This optimistic spending has put a new lease on life for a previously struggling restaurant industry, with share price in Darden Restaurants, Inc. (NYSE: DRI) and Chipotle Mexican Grill, Inc. (NASDAQ: CMG) both seeing growth through much of the year. Media giants like Walt Disney Co (NYSE: DIS) and Twenty-First Century Fox Inc. (NASDAQ: FOXA) continue to find success consolidating their properties. Even retail names like Macy’s, Inc. (NYSE: M) and Lululemon Athletica inc. (NASDAQ: LULU) have undergone a very recent rally due to strong sales figures.
Companies in the automotive space like Ford Motor Company (NYSE: F), General Motors Company (NYSE: GM) and AutoZone, Inc. (NYSE: AZO) saw some weakness early in the year, but have since picked up some steam coming into summer after strengthening sales. However, the risk of rising costs from tariffs could hamper the entire sector if consumers in the U.S. and abroad end up having to pay more for goods across the board.
The Consumer Discretionary Select Sector SPDR Fund (NYSE: XLY) is up 13.41 percent year-to-date at the time of this writing.
The health sector’s fortunes have changed several times throughout 2018. Flush with capital late in 2017, the biotech industry experienced a rash of high-profile acquisitions, including Kite Pharma’s acquisition by Gilead Sciences, Inc. (NASDAQ: GILD) and Celgene Corporation (NASDAQ: CELG) purchase of Juno Therapeutics, among others.
The rampant enthusiasm around big biotechs has cooled somewhat. This is in part due to changes in regulatory policy brought about by President Trump’s “Right to Try” initiative that allows patients greater access to more experimental treatments.
While the pharmaceutical industry is adjusting to these changes, investors have turned their attention to healthcare providers. Two of largest, Medtronic PLC (NYSE: MDT) and UnitedHealth Group Inc (NYSE: UNH) have rallied by 10 and 20 percent respectively since mid-March of off solid quarterly earnings.
The Healthcare Select Sector SPDR Fund (NYSE: XLV) is up 2.37 percent year-to-date at the time of this writing.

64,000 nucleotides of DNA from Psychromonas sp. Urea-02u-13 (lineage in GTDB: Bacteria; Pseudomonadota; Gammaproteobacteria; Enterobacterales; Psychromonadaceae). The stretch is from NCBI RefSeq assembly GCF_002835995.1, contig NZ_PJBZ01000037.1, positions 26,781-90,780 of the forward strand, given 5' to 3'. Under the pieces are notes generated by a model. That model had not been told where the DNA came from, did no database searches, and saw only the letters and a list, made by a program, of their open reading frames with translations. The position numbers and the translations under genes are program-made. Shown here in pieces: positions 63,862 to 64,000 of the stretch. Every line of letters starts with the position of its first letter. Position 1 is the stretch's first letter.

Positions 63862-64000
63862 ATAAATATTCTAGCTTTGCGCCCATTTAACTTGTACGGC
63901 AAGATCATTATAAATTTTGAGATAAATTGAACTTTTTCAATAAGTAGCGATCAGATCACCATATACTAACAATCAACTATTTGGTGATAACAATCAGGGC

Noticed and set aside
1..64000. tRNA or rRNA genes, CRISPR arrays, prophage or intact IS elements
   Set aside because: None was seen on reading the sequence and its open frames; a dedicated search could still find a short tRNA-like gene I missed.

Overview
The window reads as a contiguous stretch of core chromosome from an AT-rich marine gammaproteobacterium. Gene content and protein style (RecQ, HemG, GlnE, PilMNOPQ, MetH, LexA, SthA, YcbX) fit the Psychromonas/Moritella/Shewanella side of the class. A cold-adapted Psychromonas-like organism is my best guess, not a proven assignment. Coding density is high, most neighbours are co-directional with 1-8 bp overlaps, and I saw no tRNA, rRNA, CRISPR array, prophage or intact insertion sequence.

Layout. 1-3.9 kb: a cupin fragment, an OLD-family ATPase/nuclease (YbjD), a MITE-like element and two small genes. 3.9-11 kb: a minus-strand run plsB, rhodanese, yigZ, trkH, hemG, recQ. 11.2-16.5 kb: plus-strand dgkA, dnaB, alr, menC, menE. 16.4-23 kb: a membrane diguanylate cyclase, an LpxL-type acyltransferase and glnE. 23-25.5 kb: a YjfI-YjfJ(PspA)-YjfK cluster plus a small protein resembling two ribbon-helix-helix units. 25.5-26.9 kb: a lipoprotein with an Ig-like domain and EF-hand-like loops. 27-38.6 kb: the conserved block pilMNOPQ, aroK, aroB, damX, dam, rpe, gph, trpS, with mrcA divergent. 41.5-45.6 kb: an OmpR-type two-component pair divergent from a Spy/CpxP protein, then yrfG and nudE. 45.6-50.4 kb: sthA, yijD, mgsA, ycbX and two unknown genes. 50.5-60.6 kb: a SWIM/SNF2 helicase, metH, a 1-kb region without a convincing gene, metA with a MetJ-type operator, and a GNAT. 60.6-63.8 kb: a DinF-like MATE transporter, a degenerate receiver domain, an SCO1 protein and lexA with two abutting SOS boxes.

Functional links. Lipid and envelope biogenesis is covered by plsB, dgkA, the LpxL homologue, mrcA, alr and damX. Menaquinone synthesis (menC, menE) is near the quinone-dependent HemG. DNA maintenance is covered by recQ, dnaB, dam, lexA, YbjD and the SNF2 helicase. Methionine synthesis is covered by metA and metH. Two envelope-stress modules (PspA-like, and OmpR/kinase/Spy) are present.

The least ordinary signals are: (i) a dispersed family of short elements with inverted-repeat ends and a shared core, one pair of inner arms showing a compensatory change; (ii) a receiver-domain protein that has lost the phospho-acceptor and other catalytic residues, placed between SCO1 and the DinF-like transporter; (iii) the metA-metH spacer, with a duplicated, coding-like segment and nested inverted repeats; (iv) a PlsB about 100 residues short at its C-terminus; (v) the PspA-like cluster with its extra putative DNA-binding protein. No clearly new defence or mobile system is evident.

In what could potentially have a similar outlook as that of the materials sector, industrial companies might find themselves having an even tougher time of it in the second half of 2018 as material prices rise. General Electric Company (NYSE: GE), which has lost more than half of its per-share value in the past year, is the extreme case of the struggles among some in the sector. Others, such as Honeywell International, Inc. (NYSE: HON) and United Technologies (NYSE: UTX) have also lagged behind the broader market throughout 2018.
That’s not to say there aren’t bright spots among the industrials. Boeing Co. (NYSE: BA) and Lockheed Martin (NYSE: LMT) have shown strong revenue results over the past few quarters, which positioned them as market leaders several times through the year. However, this is the sector most exposed to international trade regulations. If this trade war with China and other countries continues, expect that to loom as a dark cloud over the sector.
The Industrials Select Sector SPDR Fund (NYSE: XLI) is down 1.4 percent year-to-date.
For an overview of the other six sectors, click here.
See more from Benzinga
- A New Automation ETF For Traders Who Haven't Yet Been Replaced By Robots
- The Wages Of Fear: Why Fixed Income Bears Closer Scrutiny
- May's IMX Shows TD Ameritrade Investors Await Further Growth
© 2018 Benzinga.com. Benzinga does not provide investment advice. All rights reserved.